Think your data is safe? Think again.
Cyberattacks are becoming more and more sophisticated, and organizations are falling behind when it comes to defense. In fact, according to recent data from Symantec, around half a billion personal records were stolen or lost through company data breaches in 2015.
Hackers are becoming astonishingly clever, and can now get data even from air-gapped computers—those which are not even connected to the internet or to each other.
For example, researchers at Ben-Gurion University have discovered that it is possible to extract data from computers using the sounds of their cooling fans!
To do this, a computer must first be infected by malware. The malware can adjust the speed of the computer’s cooling fan by around 100 Hz. The fluctuations in the speed would be undetectable to anyone using the computer, but a hacker listening in with a receiver can use those fluctuations to read 1s and 0s, and all of your confidential data.
While the technology used to accomplish a feat like this is quite astonishing, it is also pretty frightening realizing that hackers are actually using techniques like this to steal data in the real world.
What can you do about it? Here are some tips for boosting data security at your organization!
First things first—any computer which is ever connected to the internet can theoretically be infected by malware or viruses. Symantec reports that three-fourths of all websites have vulnerabilities which hackers can exploit. Even if you cut the cord, you could still have viruses on your computer.
For that reason, it is essential to run up-to-date antivirus software routinely on all of your computers, even if they are currently air-gapped. This can protect you from even the most unusual and sophisticated attacks, like the fan method the Ben-Gurion University researchers came up with.
Pro Tip: Check out the latest endpoint security programs. They're the latest evolution in a line of programs like anti-virus, anti-malware and anti-spyware.
Another smart practice is to install cable management access flooring to maintain different levels of security. For example, if you are in the military or government sectors, you probably have a secure and non-secure network, maybe even in the same building. To keep them completely separate from each other, you can use Cat5e cables and separate routers, and place them in isolated cable raceways.
Some administrators shy away from the idea of wired networks, but they are a lot less vulnerable. And nearly every Enterprise-grade network is wired.
With cable access flooring, they are neither an eyesore nor a tripping hazard, since the wires run underneath your floor!
What if the worst should come to pass and you lose all of your data? All hardware fails eventually, so this is an eventuality you should be prepared for. Most companies make regular backups to a remote server (do this daily if you can). But where many go wrong is data retrieval. They don’t have a plan in place for quickly re-uploading all their data and incorporating it back into their database systems.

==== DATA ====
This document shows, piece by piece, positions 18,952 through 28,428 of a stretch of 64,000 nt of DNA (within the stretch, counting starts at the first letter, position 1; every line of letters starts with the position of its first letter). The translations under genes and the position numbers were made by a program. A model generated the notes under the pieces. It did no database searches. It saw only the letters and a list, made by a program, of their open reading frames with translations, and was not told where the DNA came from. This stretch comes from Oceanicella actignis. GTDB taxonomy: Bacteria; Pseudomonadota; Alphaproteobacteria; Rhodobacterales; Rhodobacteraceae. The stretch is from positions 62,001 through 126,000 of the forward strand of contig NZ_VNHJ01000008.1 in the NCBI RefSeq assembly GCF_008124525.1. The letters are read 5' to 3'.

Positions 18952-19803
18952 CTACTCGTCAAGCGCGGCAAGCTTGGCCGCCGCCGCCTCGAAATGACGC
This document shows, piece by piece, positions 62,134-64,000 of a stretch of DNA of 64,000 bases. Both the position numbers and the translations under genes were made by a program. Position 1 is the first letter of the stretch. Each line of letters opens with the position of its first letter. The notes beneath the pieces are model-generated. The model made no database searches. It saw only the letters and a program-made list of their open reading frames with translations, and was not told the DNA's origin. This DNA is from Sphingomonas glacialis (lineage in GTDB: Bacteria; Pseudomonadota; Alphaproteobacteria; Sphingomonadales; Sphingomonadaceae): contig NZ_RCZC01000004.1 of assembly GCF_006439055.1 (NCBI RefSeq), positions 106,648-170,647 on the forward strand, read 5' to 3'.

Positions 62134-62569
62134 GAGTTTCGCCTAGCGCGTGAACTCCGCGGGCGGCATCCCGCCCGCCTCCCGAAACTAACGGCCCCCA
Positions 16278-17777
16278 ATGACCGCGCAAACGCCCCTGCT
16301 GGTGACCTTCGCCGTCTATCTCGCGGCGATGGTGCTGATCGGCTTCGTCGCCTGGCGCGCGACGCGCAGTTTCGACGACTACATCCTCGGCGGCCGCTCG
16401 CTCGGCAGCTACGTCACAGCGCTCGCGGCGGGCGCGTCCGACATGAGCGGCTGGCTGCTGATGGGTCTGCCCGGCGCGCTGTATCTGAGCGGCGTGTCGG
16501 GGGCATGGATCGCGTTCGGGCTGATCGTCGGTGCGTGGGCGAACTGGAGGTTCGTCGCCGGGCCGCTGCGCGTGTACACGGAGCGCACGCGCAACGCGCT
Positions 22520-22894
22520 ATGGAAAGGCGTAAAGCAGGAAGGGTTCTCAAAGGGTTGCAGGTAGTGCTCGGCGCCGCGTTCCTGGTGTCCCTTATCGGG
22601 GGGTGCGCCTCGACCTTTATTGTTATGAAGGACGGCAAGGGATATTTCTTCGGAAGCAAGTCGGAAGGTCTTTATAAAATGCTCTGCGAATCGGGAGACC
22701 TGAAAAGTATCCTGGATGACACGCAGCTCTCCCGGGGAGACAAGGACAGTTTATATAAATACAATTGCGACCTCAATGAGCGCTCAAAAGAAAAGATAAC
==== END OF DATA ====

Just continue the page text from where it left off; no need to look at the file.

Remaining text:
Any delay in that process of data retrieval can lead to a lot of lost time and money. So make sure you have a plan in place to get things back up and running as quickly as possible.
Pro Tip: If you don't have a way to restore your data, your backups are useless.
When you think about protecting your data, you may spend a lot of time thinking about the “soft” layers of security. But the physical measures you take are just as important. We already talked about how cable access flooring can help you to protect your secure networks—now let’s talk about who you let into your buildings.
Security for your data physically starts at the gate to your facility. Going back to the example of the fan attack, there are at least two security breaches which make such an attack possible. The first is malware; the second is poor access control. For the fan method to work, a hacker needs to be listening to the physical sound of the fan with a receiver. That means that he somehow needs to gain entry to the server room.
So make sure that you have the right technology in place to prevent such an incursion. The only people allowed into the physical room with your computers should be those who have the clearance level to be there.
Pro Tip: Physical security isn't much good if you don't test it. Like fire drills and emergency drills, routinely testing your security systems is vital.
Finally, along with the soft and physical layers of security, we cannot forget the human factor. Even the best security plan in the world will fail if the personnel in charge of implementing it are not on the same page. These are the people you rely on to enforce access control and anti-virus updates.
They are in charge of setting up and maintaining your cable access floors and data backup and retrieval plans. So hold regular staff meetings to ensure that everyone in charge of security is technology-literate and knows the right protocols!
Maintaining airtight security in an era of sophisticated cyber-attacks is a challenge, but it is possible to thwart even the savviest hackers. Review your protocols, ramp up your physical security, and make sure you trust the right people with the job!
Pro Tip: The government and military routinely train and test their personnel on cybersecurity. You should too. An easy way to start is by sending a fake phishing attempt using Duo Insight. It's Free.
There you have it: 5 steps you should take (all the time) to boost the hard and soft layers of security in your network. For more tips, check out our blog, or read some in-depth articles about networking, IT, access floors and integrated power & data systems.